<Mmm, no; most Chaetodontids leave these groups of Cnidarians alone>
So I removed my candy care into my refugium, as well as my 2 small sps after he started picking at them. He has finally started picking at my Aiptasia (excitement goes here)! He is also eating new life spectrum and a high quality flake. After my Aiptasia problems subside  (if they do) I plan to keep the butterfly regardless. Are there some soft corals or any type of corals that you would suggest I can keep with him in the tank.
<I think you'll likely be fine... the BF will probably "imprint" on the other foods, leave the stinging-celled life be>
The starburst and gsp is doing fine and I don't think he has messed with the mushrooms yet. Any advice or suggestions are appreciated. Thanks a lot for all that your team does for the hobby and community.
<Glad to share Jeremy. Bob Fenner>

Klein's butterfly compatibility.    4/29/11
Hello Crew,
<Howsit Glenn?>
It's been awhile since I had a question for you guys. From everything I've read, the Klein's Butterfly appears to primarily be a that to soft corals and Aiptasia.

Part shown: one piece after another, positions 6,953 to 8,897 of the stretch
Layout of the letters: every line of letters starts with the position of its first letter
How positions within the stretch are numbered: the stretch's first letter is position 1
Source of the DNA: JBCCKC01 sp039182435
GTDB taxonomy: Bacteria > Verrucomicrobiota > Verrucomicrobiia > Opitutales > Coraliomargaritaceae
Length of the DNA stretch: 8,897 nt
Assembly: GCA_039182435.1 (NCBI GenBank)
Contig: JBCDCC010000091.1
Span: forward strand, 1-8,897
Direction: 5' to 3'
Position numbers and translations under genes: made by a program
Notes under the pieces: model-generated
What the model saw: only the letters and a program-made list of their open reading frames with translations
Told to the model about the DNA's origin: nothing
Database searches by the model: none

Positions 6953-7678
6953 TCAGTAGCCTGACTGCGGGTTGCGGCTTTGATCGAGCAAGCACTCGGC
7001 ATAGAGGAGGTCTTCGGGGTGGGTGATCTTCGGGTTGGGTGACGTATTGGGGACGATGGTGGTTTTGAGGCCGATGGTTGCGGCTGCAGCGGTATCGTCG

I've had them before and they are fairly easy to keep. And they wiped out my Aiptasia problem. I'm remaking my 90 gallon into an SPS tank. I currently have Green and Orange Cap and Purple Haze Montipora. And Acropora Bonsai and Efflorescens. In addition, I have a 3" Derasa and 4 - 5" GBTA.
Will the Klein's prey on any of these corals and inverts?
<Not likely, no>
I had one with the Green Monti, occasionally it would take a quick pick, but that was it. For all I know, we was grabbing a pod.
<And you, BobF>

Butterfly Fish Compatibility 8/30/10
Good evening,
<Hello Mike>